Pete Jackson is an affiliate of the Signworld Business Partners alliance, as owner-operator of Sign Distinction in San Diego, California. Jackson, a U.S. Army veteran who knows of many people who sacrificed greatly during the time they served, always wanted to give back out of obligation to his peers. By Nancy E. Williams
Pete Jackson is an affiliate of the Signworld Business Partners alliance, as owner-operator of Sign Distinction in San Diego, California. Jackson, a U.S. Army veteran who knows of many people who sacrificed greatly during the time they served, always wanted to give back out of obligation to his peers.
After joining his local Rotary club, Jackson met a fellow member who spoke highly about his involvement in a nonprofit organization, Team Red, White & Blue, which transforms the way wounded veterans transition back into society when they return from combat. Team RWB started in a few cities and quickly grew to 200,000 members across the country. Every time a new chapter opens, Jackson supplies the organization with signs, fulfilling his desire to give back while promoting his brand.
“This was a win-win situation because everyone needs signs, and it’s an easy way to get your name out there,” said Jackson. Community service brings people together, creating more connections that can lead to new clients. As a result of being a Rotarian, Sign Distinction acquired 10 clients. Each client becomes either a repeat and/or referral customer.
Because the spirit of giving is part of Jackson’s DNA, it’s something that he does often. When Sign Distinction approached its 10th anniversary, Jackson wanted to celebrate by giving back in a big way. He created the 10th Anniversary Giving Campaign and highlighted a different charity every month, asking others to do at least one of three things: donate, learn, or share the organization with others to spread the word. Throughout the campaign, Jackson worked with Team RWB, The ALS Association, Active Valor, The V Foundation, and the Wounded Warrior Project.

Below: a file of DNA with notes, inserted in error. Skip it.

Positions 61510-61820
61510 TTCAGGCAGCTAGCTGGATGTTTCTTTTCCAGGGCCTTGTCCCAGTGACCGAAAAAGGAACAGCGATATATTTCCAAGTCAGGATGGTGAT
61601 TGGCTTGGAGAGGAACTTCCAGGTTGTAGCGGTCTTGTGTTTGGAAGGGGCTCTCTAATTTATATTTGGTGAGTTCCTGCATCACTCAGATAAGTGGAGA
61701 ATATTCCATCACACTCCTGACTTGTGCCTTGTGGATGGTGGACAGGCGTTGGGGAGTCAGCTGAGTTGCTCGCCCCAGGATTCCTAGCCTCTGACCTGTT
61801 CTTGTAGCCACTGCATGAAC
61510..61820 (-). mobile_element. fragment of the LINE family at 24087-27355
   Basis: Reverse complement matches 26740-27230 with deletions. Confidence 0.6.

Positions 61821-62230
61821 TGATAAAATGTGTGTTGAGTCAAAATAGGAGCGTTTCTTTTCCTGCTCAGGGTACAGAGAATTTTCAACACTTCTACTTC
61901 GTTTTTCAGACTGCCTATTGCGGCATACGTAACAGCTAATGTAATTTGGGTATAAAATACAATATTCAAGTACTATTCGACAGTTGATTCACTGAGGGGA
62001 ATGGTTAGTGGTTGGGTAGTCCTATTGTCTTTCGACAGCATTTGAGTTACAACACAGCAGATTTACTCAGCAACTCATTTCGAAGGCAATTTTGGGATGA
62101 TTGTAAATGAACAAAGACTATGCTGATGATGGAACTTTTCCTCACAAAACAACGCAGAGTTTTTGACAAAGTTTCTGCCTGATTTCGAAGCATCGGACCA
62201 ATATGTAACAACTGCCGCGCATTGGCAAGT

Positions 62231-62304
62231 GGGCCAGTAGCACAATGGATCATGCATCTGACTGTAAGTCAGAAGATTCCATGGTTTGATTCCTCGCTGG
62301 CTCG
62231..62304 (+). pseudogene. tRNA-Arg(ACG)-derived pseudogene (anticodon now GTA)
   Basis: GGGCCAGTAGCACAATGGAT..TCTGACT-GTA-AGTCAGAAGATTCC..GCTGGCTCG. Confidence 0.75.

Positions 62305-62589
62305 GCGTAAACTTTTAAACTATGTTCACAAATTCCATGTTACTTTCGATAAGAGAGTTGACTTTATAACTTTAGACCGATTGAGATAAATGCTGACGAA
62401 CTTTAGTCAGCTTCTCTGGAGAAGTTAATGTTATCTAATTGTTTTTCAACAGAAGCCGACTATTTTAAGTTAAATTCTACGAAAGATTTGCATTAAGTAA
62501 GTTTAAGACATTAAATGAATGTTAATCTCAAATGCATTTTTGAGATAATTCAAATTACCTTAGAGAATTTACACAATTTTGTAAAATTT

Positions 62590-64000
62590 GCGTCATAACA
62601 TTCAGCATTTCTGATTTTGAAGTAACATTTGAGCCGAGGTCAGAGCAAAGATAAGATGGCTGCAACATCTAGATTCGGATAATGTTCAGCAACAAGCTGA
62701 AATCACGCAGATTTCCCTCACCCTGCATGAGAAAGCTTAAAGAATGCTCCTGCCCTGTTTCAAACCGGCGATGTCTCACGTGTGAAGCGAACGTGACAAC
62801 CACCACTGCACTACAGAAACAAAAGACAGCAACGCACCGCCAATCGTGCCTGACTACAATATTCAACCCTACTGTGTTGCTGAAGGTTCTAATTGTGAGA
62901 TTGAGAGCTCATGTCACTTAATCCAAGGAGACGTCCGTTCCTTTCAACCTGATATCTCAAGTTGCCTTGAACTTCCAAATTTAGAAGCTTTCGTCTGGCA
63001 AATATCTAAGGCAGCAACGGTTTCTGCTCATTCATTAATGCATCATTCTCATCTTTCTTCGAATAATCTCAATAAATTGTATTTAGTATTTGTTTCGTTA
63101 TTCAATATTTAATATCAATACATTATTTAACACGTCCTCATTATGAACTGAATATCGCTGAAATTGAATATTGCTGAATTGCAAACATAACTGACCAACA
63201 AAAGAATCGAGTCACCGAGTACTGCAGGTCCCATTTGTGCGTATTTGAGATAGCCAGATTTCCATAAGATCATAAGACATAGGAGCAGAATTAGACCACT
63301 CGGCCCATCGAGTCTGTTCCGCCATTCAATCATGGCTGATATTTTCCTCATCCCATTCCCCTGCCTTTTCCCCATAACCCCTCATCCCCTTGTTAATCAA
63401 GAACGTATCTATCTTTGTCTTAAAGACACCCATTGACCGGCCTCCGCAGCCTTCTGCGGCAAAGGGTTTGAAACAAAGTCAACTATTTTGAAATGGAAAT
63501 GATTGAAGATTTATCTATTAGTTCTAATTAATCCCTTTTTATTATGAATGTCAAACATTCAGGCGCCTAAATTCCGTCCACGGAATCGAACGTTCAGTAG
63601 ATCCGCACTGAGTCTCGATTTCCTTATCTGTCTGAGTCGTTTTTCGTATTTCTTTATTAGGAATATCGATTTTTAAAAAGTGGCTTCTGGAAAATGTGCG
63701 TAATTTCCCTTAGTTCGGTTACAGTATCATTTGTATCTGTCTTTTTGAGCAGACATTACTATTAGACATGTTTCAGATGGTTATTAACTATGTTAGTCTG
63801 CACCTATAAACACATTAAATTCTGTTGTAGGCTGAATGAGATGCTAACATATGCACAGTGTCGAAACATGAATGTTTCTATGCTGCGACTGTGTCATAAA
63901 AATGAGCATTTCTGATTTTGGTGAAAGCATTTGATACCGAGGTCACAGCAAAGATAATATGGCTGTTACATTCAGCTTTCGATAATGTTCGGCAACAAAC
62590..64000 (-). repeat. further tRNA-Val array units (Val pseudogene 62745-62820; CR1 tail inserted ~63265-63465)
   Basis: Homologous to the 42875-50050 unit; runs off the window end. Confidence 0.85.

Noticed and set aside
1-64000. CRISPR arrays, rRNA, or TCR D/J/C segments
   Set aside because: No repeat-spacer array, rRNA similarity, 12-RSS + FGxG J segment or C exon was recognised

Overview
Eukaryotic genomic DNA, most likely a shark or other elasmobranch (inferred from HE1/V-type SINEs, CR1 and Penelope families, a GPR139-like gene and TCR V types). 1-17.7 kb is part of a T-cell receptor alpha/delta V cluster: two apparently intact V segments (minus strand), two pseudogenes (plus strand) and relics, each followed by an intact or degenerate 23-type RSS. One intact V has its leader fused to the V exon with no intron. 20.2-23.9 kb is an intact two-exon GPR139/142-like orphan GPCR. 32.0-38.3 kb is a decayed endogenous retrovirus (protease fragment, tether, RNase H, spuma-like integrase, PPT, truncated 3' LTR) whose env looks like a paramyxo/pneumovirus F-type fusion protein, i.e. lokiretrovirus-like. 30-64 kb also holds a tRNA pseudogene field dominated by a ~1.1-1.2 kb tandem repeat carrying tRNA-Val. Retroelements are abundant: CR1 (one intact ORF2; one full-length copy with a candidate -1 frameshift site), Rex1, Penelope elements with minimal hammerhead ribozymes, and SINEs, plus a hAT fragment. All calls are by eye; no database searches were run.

During one of the campaign months, Sign Distinction worked with the USS Midway Museum, a military museum that supports veteran activities, and raised close to $8,000. “The fundraising activity had a snowball effect,” said Jackson. “So many people got involved just by talking about these programs. This affirms the big value giving back has; you gain credibility in the community while doing it. There is so much to enjoy in the process. You meet people who are also trying to do good – people who care about more than just themselves.”
Jackson evolved from being concerned that giving back would take up all his time to now being involved in over 10 different charities. “My business is making a big difference in people’s lives, and that’s why I do this. This is my chance to give back through signage,” he said.
Jackson’s advice to those who want to do good and become involved in the community: “Find your passion. Reach out to a local chapter that supports that passion. You must recognize that giving back does not take up too much of your time. Once you realize this, you can join a Rotary club or some sort of service organization. You realize that it’s enjoyable and genuinely feels good. Who knows, these people just may become your customers,” he said.
Jackson plans to stay involved with these organizations in the future.
Nancy E. Williams